It's been five months since the FCC voted to repeal Obama-era net neutrality protections. Now the commission has announced that it plans to do away with these regulations on June 11, which is 30 days after the order revoking the rules will be finalized and published in the Federal Register.
Ordinary citizens, tech companies, and rights organizations have all protested the FCC's plan to revoke net neutrality protections ever since commissioner Ajit Pai revealed it. At one point, the FCC website's comment section crashed because so many people were commenting, although many of those "people" were bots using stolen identities to support Pai's proposal.
Yet those complaints weren't enough to stop the FCC.The FCC has used the last five months to finalize the proposal, presumably with the intent of making it as hard as possible to continue to protest the repeal.
Here's the good news: Democratic senators are scrambling to start a vote to block the FCC's repeal. Reuters said a vote could happen as early as next week, and thus far 50 senators (47 Democrats, two independents, and one Republican) are planning to stop the FCC's plan from moving forward. If that happens, the net neutrality protections should remain in place, which is what the majority of Americans wanted to begin with.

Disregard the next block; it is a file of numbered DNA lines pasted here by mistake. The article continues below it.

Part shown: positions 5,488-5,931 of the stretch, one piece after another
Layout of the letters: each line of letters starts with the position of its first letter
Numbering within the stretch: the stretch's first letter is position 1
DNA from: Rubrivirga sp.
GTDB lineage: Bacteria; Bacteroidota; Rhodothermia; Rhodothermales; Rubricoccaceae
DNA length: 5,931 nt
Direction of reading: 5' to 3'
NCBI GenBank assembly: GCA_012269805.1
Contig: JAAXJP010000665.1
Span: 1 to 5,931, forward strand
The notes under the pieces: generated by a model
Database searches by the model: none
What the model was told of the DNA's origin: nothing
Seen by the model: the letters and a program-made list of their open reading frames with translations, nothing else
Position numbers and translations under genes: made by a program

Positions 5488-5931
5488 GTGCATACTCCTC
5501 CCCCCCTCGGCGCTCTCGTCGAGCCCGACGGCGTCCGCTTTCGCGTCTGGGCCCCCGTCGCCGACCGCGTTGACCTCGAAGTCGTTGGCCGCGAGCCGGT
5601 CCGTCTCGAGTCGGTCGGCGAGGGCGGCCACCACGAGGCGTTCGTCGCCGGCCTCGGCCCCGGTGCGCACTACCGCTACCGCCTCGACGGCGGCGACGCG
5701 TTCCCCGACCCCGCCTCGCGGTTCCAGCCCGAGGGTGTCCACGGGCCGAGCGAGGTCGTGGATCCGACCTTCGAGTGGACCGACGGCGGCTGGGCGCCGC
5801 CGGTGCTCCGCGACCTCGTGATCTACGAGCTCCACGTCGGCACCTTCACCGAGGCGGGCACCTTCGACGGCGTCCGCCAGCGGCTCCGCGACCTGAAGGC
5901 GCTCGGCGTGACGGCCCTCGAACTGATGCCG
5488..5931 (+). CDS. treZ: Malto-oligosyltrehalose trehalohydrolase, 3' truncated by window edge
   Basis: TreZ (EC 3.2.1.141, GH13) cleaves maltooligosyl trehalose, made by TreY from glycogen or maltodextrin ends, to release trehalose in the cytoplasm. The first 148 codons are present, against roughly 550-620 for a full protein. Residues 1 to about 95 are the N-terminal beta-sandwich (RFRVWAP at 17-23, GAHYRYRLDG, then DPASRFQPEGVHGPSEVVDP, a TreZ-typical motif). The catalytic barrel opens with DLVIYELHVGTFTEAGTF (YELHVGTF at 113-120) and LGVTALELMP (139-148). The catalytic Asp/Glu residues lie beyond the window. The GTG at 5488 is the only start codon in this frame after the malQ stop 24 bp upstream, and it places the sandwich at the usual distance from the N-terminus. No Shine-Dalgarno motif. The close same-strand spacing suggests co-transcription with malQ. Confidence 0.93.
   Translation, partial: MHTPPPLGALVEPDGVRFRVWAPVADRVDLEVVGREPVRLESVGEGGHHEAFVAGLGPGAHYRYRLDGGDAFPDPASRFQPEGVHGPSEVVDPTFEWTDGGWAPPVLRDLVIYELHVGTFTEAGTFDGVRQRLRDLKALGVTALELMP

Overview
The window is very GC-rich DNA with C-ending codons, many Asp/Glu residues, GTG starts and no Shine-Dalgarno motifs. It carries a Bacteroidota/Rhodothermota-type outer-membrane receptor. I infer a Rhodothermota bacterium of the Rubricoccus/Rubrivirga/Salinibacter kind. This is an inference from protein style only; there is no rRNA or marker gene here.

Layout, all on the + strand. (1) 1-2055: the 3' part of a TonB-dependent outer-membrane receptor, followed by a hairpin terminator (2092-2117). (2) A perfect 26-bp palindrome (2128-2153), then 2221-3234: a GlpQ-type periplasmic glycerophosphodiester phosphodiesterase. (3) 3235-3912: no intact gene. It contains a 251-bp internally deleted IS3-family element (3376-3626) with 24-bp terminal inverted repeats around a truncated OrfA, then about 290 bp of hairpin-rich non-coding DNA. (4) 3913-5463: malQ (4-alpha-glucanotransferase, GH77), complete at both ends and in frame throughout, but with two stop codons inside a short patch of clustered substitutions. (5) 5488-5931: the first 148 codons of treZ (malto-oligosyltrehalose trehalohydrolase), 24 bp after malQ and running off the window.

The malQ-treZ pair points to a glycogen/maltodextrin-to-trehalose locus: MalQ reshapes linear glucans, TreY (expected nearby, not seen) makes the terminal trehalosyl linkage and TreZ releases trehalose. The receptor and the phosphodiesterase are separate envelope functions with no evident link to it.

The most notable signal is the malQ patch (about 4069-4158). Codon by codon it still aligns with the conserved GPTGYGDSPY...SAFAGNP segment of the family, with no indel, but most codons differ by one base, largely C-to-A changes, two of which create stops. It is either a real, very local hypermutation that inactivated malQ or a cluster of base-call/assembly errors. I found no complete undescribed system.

The U.S. Senate isn't the only group working to stop the FCC's repeal. On May 9, digital rights organizations and tech companies kicked off the Red Alert for Net Neutrality movement, which aims to remind internet users to contact their representatives and let them know to oppose the FCC's plan. State lawmakers have also voted to block the FCC's repeal and, in some cases, introduce their own net neutrality protections.
These efforts have one month to show results. Otherwise, the FCC's plan to gut net neutrality will move forward, and unless the political climate drastically changes during the mid-term and/or next presidential elections, it could be a long while before they return.